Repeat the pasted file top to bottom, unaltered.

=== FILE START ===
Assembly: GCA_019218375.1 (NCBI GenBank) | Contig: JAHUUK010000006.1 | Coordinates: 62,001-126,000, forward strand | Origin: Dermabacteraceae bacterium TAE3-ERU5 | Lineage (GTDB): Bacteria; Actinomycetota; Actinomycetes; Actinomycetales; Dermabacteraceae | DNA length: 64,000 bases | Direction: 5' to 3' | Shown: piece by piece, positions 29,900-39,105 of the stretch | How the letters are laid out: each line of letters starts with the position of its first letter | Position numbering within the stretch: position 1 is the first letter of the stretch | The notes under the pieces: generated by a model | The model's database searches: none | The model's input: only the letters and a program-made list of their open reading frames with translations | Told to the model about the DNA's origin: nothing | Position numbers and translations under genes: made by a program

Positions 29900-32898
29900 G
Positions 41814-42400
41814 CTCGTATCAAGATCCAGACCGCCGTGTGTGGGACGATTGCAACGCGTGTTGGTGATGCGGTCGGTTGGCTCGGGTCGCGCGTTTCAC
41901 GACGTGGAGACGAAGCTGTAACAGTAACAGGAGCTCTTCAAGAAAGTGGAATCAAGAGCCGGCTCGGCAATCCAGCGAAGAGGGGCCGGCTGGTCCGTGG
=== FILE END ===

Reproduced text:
Assembly: GCA_019218375.1 (NCBI GenBank) | Contig: JAHUUK010000006.1 | Coordinates: 62,001-126,000, forward strand | Origin: Dermabacteraceae bacterium TAE3-ERU5 | Lineage (GTDB): Bacteria; Actinomycetota; Actinomycetes; Actinomycetales; Dermabacteraceae | DNA length: 64,000 bases | Direction: 5' to 3' | Shown: piece by piece, positions 29,900-39,105 of the stretch | How the letters are laid out: each line of letters starts with the position of its first letter | Position numbering within the stretch: position 1 is the first letter of the stretch | The notes under the pieces: generated by a model | The model's database searches: none | The model's input: only the letters and a program-made list of their open reading frames with translations | Told to the model about the DNA's origin: nothing | Position numbers and translations under genes: made by a program

Positions 29900-32898
29900 G
Positions 41814-42400
41814 CTCGTATCAAGATCCAGACCGCCGTGTGTGGGACGATTGCAACGCGTGTTGGTGATGCGGTCGGTTGGCTCGGGTCGCGCGTTTCAC
41901 GACGTGGAGACGAAGCTGTAACAGTAACAGGAGCTCTTCAAGAAAGTGGAATCAAGAGCCGGCTCGGCAATCCAGCGAAGAGGGGCCGGCTGGTCCGTGG